Honda, Nissan say China downturn is easing
Nissan's China sales in November fell 30 percent to 79,500 units. Nissan, Honda and Toyota felt the brunt of Chinese protests against Japan this fall.
TOKYO (Bloomberg) -- Honda Motor Co. and Nissan Motor Co. joined Toyota Motor Corp. in reporting narrower drops in China sales in November as Japanese automakers begin recovering from the fallout of the territorial dispute between the two nations.
Honda deliveries last month declined 29 percent from a year earlier to 41,205 vehicles, said Honda spokeswoman Tomoko Takemori. Nissan sales in November fell 30 percent to 79,500 units, said company spokeswoman Sharon Shen.
While sales fell for a third straight month, they eased from the record declines reported for September and October. Still, Honda has said it may take until the Lunar New Year in February for sales to normalize.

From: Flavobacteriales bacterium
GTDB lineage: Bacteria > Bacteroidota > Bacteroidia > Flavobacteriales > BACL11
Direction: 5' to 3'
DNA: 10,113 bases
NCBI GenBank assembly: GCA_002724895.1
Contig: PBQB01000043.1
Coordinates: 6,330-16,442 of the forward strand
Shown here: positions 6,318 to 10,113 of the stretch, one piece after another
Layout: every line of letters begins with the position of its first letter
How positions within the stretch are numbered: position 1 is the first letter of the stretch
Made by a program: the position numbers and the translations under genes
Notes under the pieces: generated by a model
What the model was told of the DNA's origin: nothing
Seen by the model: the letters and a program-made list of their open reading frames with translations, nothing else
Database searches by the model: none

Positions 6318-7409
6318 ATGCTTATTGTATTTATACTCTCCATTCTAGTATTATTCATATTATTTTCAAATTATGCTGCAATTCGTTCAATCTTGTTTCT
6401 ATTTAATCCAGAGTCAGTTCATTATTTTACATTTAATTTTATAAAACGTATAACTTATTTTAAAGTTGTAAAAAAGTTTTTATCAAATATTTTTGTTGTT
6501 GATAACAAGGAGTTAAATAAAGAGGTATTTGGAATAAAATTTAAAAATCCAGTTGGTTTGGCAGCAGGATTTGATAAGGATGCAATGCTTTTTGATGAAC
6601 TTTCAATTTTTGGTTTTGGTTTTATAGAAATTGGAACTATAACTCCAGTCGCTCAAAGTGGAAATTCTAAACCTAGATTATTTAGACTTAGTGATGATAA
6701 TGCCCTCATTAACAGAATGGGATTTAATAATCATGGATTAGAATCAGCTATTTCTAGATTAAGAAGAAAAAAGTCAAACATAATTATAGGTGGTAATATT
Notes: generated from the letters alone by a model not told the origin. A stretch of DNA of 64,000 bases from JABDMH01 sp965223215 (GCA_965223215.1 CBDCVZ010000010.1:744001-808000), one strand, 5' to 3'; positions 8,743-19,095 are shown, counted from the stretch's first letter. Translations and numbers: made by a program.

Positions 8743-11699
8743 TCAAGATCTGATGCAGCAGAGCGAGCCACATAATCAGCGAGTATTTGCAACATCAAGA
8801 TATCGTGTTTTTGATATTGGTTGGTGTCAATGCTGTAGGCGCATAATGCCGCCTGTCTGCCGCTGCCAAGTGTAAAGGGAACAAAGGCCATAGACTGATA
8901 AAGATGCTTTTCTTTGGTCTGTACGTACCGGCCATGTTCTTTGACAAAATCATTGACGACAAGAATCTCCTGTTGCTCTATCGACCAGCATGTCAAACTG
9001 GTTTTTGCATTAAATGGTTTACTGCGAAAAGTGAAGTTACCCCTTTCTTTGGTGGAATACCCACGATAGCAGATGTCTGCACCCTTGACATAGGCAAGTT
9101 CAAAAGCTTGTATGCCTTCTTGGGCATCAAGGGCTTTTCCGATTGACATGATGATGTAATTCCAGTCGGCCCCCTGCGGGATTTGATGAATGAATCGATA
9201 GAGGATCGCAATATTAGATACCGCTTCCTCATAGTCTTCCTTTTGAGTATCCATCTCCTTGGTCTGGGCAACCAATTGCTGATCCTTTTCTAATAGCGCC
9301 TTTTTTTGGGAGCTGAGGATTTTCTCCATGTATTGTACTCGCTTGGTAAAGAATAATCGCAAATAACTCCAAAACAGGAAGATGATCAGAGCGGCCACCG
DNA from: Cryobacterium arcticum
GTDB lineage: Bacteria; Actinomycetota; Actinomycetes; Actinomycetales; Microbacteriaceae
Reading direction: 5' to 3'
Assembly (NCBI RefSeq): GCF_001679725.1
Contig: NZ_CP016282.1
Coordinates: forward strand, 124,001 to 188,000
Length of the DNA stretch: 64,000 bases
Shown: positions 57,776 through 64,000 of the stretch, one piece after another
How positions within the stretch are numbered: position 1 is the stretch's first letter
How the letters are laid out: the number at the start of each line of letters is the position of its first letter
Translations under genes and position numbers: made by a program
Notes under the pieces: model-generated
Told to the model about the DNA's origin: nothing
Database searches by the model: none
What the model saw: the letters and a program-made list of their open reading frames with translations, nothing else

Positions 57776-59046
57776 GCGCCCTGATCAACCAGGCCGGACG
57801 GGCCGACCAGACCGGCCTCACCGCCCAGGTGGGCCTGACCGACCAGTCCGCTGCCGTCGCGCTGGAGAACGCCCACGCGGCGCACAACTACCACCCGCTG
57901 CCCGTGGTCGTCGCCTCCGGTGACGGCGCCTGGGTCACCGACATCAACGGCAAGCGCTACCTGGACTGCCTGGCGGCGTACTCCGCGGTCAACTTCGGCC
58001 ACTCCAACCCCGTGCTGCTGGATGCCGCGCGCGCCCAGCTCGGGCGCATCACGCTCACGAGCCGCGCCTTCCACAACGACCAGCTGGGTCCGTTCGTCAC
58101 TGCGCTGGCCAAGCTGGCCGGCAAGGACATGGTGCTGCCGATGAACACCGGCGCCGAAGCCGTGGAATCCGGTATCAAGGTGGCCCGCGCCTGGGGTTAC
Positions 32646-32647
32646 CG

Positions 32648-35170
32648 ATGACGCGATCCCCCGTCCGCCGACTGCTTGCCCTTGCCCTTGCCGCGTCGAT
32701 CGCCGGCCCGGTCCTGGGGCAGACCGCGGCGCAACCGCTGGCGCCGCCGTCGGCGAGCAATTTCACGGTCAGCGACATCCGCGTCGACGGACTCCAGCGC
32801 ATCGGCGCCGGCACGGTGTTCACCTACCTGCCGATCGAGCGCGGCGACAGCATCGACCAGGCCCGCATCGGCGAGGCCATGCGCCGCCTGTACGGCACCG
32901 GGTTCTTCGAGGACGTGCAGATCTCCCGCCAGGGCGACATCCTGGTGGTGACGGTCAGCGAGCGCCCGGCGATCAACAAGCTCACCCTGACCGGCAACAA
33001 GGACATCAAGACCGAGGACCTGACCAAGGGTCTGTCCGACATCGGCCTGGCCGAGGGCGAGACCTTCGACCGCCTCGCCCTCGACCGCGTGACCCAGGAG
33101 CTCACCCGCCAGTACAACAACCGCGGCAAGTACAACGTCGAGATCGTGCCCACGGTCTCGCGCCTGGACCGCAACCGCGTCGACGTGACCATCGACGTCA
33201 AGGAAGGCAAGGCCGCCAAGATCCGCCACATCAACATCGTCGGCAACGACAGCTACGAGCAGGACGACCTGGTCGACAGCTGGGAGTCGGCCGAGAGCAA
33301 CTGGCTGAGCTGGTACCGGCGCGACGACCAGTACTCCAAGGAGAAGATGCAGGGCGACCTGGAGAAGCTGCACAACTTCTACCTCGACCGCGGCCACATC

Japanese automakers will probably miss out on sales of 200,000 units in the fourth quarter as the political stalemate persists, according to industry researcher HIS Automotive.
Honda and Nissan's October sales declines were their worst monthly drops on record, based on available company figures stretching back to 2007 and 2008, respectively. Honda fell 53.5 percent and Nissan dropped 41 percent in the month, according to the companies.
Toyota reported that November deliveries declined 22 percent to 63,800 vehicles, compared with a 49 percent drop in September, its steepest drop in a decade.
Sales in the first 11 months of 2012 fell 3.3 percent to 749,600 units, it said.
The decades-long territorial dispute, involving a group of islands called Senkaku in Japan and Diaoyu in China, was reignited in April, when then-Tokyo Governor Shintaro Ishihara, a longtime critic of China, proposed buying the territories.
That led Prime Minister Yoshihiko Noda's administration to purchase the islets in September, escalating tensions between the two nations and sparking violent protests across China.Contact Automotive News